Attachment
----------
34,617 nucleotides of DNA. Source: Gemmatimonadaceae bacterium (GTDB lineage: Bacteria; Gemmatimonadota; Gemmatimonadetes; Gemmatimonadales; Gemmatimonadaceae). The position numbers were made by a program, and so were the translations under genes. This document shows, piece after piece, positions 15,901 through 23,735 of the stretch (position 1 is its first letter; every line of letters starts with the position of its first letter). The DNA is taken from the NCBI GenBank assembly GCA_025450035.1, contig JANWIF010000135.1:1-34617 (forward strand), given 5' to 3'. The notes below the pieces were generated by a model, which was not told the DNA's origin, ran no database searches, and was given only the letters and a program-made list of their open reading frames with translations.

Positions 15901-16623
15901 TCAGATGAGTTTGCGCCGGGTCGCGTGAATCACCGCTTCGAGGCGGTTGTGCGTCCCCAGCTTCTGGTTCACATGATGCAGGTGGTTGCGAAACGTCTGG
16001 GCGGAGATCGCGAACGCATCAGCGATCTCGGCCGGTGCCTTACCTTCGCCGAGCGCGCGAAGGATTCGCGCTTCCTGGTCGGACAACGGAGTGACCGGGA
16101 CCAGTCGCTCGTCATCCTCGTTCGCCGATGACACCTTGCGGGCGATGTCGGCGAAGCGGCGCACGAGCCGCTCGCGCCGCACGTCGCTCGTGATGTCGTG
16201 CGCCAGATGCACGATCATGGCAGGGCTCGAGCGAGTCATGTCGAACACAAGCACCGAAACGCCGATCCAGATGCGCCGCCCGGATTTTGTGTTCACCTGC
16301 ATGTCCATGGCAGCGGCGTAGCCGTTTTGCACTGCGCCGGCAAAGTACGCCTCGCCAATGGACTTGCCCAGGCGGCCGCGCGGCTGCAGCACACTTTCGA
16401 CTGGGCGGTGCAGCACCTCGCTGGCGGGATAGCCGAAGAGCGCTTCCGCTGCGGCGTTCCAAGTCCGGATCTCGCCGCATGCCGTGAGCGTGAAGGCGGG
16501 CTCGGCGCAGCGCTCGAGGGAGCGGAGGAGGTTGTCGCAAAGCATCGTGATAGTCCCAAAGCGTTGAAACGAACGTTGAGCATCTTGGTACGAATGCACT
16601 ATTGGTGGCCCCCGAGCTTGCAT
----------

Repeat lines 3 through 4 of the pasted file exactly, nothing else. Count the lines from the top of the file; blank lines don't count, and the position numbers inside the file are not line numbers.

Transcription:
15901 TCAGATGAGTTTGCGCCGGGTCGCGTGAATCACCGCTTCGAGGCGGTTGTGCGTCCCCAGCTTCTGGTTCACATGATGCAGGTGGTTGCGAAACGTCTGG
16001 GCGGAGATCGCGAACGCATCAGCGATCTCGGCCGGTGCCTTACCTTCGCCGAGCGCGCGAAGGATTCGCGCTTCCTGGTCGGACAACGGAGTGACCGGGA